IN THE COURT OF APPEALS FOR THE
FOURTH COURT OF APPEALS DISTRICT
Ronald F. Avery
Ms Tavie Murphy,
ON APPEAL FROM THE 25TH JUDICIAL DISTRICT COURT
THE HONORABLE PAUL DAVIS, JUDGE PRESIDING
Ronald F. Avery
Phone & Fax: 830/372-5534
ORAL ARGUMENT REQUESTED
Pursuant to Rule 38.1 (a) of the Texas Rules of Appellate Procedure, the Appellant, Ronald F. Avery, certifies to the best of his knowledge, the following is a complete list of all persons or entities with an interest in this appeal:
1. Appellant - Ronald F. Avery - Pro Se.
2. Appellee – Ms. Tavie Murphy.
307 W. Court Street
307 W. Court Street
The Attorney of record for Ms. Murphy and the GCTO is:
Matthew Tepper SBOT# 24029008
McDreary, Veselka, Bragg & Allen, P.C.
Attorneys at Law
Dr. Irene Garza - Superintendent
The Attorney of record for SISD is:
Ricardo Lopez SBOT# 24013059
Feldman & Rogers, L.L.P.
Attorneys at Law
Bland Indep. Sch. Dist., 34 S.W.3d 555............................. 9
Burks v. Yarbraough, 157 S.W.2D 876, 879 (Tex. App. – Houston [14th Dist.] 2005, no pet.)............................................................ 9
City of Beaumont v. Bouillion, 896 S.W.2d 143 (Tex. 1995)......... 30
National Biscuit Co. v. State, 135 S.W.2d 687, 692 (Tex. 1940) 25, 26, 28
Neeley V. West Orange-Cove 176 S.W. 3d 746 (Tex 2005)797...... 13, 33
Parker v. City of San Antonio, 609 S.W.2d 877, 879 (Tex. Civ. App. – San Antonio 1980, no writ).................................................. 11
Scott v. Harris Methodist HEB, 871 S.W.2d 548, 550 (Tex. App.- Ft. Worth 1994, no writ)........................................................... 10
Sheldon v. Jasper Indep. Sch. Dist., 768 S.W.2d 884, 885 (Tex. App. – Beaumont 1989, writ denied).............................................. 25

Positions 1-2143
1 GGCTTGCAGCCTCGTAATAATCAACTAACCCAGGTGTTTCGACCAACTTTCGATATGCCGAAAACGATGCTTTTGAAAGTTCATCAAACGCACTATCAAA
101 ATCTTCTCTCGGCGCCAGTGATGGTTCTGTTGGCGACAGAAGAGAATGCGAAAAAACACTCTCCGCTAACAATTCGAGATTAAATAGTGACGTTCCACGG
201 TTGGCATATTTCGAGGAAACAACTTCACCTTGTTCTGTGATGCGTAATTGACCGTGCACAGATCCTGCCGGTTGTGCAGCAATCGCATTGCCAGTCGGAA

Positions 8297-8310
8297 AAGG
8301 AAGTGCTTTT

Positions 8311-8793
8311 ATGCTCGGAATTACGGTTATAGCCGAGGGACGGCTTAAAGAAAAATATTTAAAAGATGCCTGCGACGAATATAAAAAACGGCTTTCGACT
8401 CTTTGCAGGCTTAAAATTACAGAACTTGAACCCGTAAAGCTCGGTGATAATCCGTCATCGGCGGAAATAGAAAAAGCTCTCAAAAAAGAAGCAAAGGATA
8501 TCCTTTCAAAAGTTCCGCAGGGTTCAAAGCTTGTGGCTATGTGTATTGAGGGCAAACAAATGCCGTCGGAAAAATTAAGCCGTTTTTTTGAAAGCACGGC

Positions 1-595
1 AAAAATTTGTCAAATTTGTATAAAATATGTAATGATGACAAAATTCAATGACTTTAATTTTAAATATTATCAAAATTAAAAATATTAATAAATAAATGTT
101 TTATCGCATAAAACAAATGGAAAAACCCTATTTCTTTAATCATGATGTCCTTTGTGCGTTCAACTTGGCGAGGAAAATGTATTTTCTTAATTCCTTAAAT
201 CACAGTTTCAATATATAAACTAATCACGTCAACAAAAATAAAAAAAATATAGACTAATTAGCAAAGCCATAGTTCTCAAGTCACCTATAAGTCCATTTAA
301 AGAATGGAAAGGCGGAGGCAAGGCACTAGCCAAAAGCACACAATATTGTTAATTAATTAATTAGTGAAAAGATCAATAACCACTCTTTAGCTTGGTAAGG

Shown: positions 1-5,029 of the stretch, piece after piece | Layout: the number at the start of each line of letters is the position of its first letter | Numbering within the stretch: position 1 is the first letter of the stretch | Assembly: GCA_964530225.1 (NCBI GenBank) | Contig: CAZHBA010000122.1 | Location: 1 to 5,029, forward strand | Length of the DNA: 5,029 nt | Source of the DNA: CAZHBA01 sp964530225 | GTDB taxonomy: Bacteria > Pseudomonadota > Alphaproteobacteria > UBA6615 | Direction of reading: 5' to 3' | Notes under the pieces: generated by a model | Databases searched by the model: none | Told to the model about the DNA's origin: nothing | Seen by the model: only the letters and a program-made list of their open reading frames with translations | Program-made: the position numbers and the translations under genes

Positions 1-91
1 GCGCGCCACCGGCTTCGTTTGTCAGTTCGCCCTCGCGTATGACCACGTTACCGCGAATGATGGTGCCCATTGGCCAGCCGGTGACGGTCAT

State v. Connecticut General Life Insurance. Co., 382 S.W.2d 745, 746-47 (Tex. 1964)........................................................... 28
Steele v. City of Houstion, 608 S.W.2d 786, 791 (Tex. 1980)... 30, 32
Tuck v. Texas Power & Light Co., 543 S.W.2d 214, 215 (Tex. Civ. App. – Austin 1976, writ ref’d. n.r.e.)............................................. 12
University of Texas System v. Courtney, 946 S.W.2d 464, 471 (Tex. App. – Fort Worth 1997, writ denied).............................................. 30
Texas Constitutional Provisions
Article 1 Section 13.............................................. 20
Article 1 Section 17............... 8, 12, 13, 16, 18, 20, 30, 31, 32
Article 1 Section 29.............................................. 21
Article 16 Section 48............................................. 21
Article 17........................................................ 19
Article 17 Section 2g............................................. 21
Article 3 Section 62....................................... 4, 19, 21
Article 7 Section 1........................ 8, 14, 15, 16, 17, 18, 31
Article 8 Section 1e1.......................... 8, 12, 13, 16, 18, 31
1. The note (F12-14) refers to page 12 through page 14 of the clerk’s Files;
2. The note (H12 L16 – H14 L22) refers to page 12 line 16 through page 14 line 22 of the Hearing transcript;